Rare Celestial Spectacle: Geomagnetic storm to hit Earth For First Time In 19 Years, Visible In US Mainly 

Rare Celestial Spectacle: Geomagnetic storm to hit Earth For First Time In 19 Years, Visible In US Mainly

Rare Celestial Spectacle: Geomagnetic storm to hit Earth For First Time In 19 Years, Visible In US Mainly

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A potent solar storm hurtling towards Earth could usher in a dazzling display of northern lights across the U.S. this weekend, while also posing a potential threat to communication systems. The National Oceanic and Atmospheric Administration (NOAA) issued a rare geometric storm watch, signaling the likelihood of disruptions caused by an onslaught of plasma unleashed by solar flares.
The solar flares, commencing on Wednesday, have unleashed five bursts of plasma capable of interfering with both satellite operations and terrestrial power grids. These eruptions, known as coronal mass ejections, carry billions of tons of solar plasma and are associated with a massive sunspot approximately 16 times the diameter of Earth.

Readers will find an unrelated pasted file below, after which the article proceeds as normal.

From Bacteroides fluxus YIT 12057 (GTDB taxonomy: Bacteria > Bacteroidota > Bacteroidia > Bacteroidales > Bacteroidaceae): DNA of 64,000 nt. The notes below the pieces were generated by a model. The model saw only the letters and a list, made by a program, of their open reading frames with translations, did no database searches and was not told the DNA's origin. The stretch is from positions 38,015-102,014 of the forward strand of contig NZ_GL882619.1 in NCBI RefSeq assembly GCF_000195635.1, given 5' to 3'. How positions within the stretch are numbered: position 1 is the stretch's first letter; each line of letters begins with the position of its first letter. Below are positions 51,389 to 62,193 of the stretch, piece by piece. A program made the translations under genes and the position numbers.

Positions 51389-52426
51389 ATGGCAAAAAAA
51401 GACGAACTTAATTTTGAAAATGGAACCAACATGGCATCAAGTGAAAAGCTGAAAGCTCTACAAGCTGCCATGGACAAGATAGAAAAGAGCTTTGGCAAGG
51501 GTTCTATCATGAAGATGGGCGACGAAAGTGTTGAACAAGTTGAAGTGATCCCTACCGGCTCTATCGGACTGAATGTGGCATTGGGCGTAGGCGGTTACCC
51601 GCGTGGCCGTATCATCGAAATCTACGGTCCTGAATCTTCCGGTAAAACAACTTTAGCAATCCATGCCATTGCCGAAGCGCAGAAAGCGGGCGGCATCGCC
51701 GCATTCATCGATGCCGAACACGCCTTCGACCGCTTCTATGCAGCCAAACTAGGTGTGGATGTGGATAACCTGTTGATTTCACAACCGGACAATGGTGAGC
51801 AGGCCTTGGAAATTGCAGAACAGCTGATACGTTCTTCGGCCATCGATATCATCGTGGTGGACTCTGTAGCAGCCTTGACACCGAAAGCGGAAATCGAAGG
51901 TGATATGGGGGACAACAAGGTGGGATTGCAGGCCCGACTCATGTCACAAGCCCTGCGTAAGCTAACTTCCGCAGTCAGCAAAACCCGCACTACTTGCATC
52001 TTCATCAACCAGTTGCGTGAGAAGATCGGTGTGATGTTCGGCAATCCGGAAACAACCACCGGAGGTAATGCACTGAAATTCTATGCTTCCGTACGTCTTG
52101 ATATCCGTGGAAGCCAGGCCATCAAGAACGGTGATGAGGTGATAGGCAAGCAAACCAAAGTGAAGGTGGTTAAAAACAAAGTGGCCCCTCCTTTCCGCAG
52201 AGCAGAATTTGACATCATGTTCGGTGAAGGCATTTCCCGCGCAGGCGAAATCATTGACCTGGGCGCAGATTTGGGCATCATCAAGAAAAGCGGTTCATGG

While reminiscent of an extreme geomagnetic storm in 2003 that wreaked havoc in Sweden and South Africa, NOAA reassures the public that there’s no cause for alarm. However, precautions are warranted, especially in the realm of communication. High-frequency radio transmissions, including those vital for aircraft communication, may experience interruptions. Fortunately, most commercial aircraft have satellite transmission as a reliable backup.
Satellite operators may face challenges in tracking their spacecraft, and power grids could encounter some induced current in their lines. Nevertheless, authorities affirm that these disruptions are manageable.
For sky gazers, the impending solar storm presents a captivating opportunity. NOAA predicts that the northern lights could be visible as far south as Alabama and Northern California. Clear skies at night, particularly in higher latitudes, offer a prime chance to witness the celestial spectacle.